Move Over, Woodstock: There’s a New Generation of Great American Small Towns
From the Allegheny Mountains of West Virginia to the Sonoran Desert near the Mexican border, there's a fresh wave of picturesque hamlets calling out to upscale urbanites seeking refuge.
Thomas, West Virginia, comes as a bit of a shock. One minute, you’re swerving around roadkill on the back roads of the backwoods. The next, you’re in a clearing on a mountaintop where a tiny town is assembled, snow-globe-like, on only one side of the street. There is something preposterously lovely about the century-old brick storefronts, with their gingerbread trim and flowerpots. But despite the period atmosphere, Thomas (population 600) feels strangely modern and almost suspiciously Instagrammable. East Avenue, its main drag (which many Thomas residents call Front Street), contains a third-wave coffeehouse, a vintage-record store, a craft brewery, art galleries, and smartly curated antiques shops. An upscale, seasonally minded restaurant, Rudolph’s, is scheduled to open soon.
Hidden in Tucker County, one of the least populated parts of West Virginia, Thomas was not long ago an emblem of Appalachian decline: the decrepit shell of a formerly prosperous coal town, abandoned save for a mean biker bar and a novelty Christmas shop. Things began to change in 2002, when John Bright opened the Purple Fiddle, a mountain lodge in an old country store that has become one of the best and most eclectic places in the region to hear live music. On any given night, you might catch a hillbilly quintet playing fiddlesticks, or a Joni Mitchell look-alike performing barefoot in a peasant dress, or a troupe of Tuvan throat singers who sound like human didgeridoos.
The Fiddle established Thomas’s reputation beyond the Alleghenies. With the arrival of Cooper House, a quirky “bed and cocktail” that serves afternoon cocktails instead of breakfast, and Front Street Grocers, a natural-foods store, nearly every storefront on once-deserted East Avenue is occupied. On weekends, the town fills with first-time visitors who’ve driven from Washington, D.C., or Pittsburgh (both less than four hours away). They wander around in a state of confused wonder. They’ve heard about this place, yet they can’t quite understand how it exists.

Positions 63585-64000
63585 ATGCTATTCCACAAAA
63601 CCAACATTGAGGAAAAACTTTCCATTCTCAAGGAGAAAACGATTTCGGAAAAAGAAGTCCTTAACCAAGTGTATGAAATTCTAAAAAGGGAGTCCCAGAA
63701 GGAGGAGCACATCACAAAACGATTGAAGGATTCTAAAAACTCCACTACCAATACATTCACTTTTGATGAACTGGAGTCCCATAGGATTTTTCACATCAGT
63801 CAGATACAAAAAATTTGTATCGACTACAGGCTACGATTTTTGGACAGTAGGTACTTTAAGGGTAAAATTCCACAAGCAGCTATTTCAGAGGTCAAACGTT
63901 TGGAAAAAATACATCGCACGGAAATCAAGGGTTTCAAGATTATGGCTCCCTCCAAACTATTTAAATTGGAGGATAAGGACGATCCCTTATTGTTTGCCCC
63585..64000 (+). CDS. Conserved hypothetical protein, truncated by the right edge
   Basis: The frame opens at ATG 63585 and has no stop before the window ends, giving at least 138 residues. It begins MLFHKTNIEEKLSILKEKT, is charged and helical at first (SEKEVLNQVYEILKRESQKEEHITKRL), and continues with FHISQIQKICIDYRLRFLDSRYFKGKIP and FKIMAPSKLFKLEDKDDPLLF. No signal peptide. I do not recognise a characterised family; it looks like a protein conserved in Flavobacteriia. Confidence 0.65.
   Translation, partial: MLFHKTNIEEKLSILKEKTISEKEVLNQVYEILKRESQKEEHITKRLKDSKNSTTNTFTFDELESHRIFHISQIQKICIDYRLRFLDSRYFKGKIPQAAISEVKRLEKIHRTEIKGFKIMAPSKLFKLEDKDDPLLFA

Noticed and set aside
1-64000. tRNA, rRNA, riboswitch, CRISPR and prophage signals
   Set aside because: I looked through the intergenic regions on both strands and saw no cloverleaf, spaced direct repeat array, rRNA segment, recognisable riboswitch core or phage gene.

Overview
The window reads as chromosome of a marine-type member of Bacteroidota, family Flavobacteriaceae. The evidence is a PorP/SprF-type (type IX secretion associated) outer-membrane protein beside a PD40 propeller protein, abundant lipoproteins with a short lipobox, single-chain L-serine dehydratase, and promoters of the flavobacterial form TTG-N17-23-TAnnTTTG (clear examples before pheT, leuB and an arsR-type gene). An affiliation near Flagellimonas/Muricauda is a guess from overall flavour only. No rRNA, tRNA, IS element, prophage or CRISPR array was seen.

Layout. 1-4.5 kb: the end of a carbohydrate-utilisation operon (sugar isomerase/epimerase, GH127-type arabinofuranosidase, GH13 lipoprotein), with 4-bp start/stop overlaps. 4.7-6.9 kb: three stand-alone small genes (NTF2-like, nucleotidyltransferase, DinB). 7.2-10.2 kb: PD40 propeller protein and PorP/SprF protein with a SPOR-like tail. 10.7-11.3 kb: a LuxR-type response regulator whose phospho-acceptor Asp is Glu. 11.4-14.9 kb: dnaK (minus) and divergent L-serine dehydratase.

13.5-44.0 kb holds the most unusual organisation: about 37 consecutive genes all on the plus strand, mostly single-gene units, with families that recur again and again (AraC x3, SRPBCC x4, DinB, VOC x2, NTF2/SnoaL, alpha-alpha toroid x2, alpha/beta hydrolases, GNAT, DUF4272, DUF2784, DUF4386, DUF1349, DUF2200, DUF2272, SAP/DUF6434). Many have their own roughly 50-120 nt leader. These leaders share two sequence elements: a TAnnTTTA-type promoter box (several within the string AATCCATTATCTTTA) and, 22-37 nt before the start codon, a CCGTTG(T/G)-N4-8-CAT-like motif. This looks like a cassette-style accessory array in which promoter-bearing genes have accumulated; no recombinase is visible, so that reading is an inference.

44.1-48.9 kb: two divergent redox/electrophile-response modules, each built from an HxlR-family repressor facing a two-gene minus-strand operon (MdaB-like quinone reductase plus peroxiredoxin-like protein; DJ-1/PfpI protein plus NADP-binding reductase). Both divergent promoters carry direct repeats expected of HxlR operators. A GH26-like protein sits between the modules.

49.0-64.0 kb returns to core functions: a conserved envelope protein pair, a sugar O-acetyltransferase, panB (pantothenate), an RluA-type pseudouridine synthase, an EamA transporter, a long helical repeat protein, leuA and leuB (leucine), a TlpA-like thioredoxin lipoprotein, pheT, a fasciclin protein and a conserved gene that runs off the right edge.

Thomas is only one in a constellation of newly modish small towns across America. As midsize metropolises from Denver to Austin to Portland to Pittsburgh have flourished, once-ordinary hamlets in the orbit of those cities have undergone makeovers to cater to young knowledge workers and “creatives” who desire weekend destinations that offer not just proximity to natural wonders but also proximity to natural-wine bars. These towns are the successors to communities like Ojai, California; Woodstock and Hudson, New York; Taos, New Mexico; and Sedona, Arizona — specks on the map whose fame seems out of proportion with their populations.
The urban transplants who have helped reshape these towns, hipsters in a former life, are sometimes called “hicksters.” There’s an obvious pejorative cast to the term, but it’s hard to deny the appeal of the changes these newcomers have brought to places that now combine small-town charm and big-city culture in one cozy package.
On the other side of the country, Salida, Colorado (population 5,300), a laid-back hot-springs town and ski village in the Rockies three hours south of Denver, has become a year-round retreat for artsy, free-spirited folks who wouldn’t go to Vail even if they could afford it. “I think we now have more dogs here than humans,” says Philip Sterling, who recently moved to Salida from Dallas with his fiancée, Kaitlyn Canfield, to open the Amigo Motor Lodge, a swanky Southwestern “boutique motel” with a tepee out back. The pair was inspired by the Hotel San José, Liz Lambert’s popular motel revamp in Austin, but wanted to undertake their project in a town surrounded by nature, a place that felt like it was still a blank slate. “If we had done this in Dallas it would have just been another hotel,” Canfield says.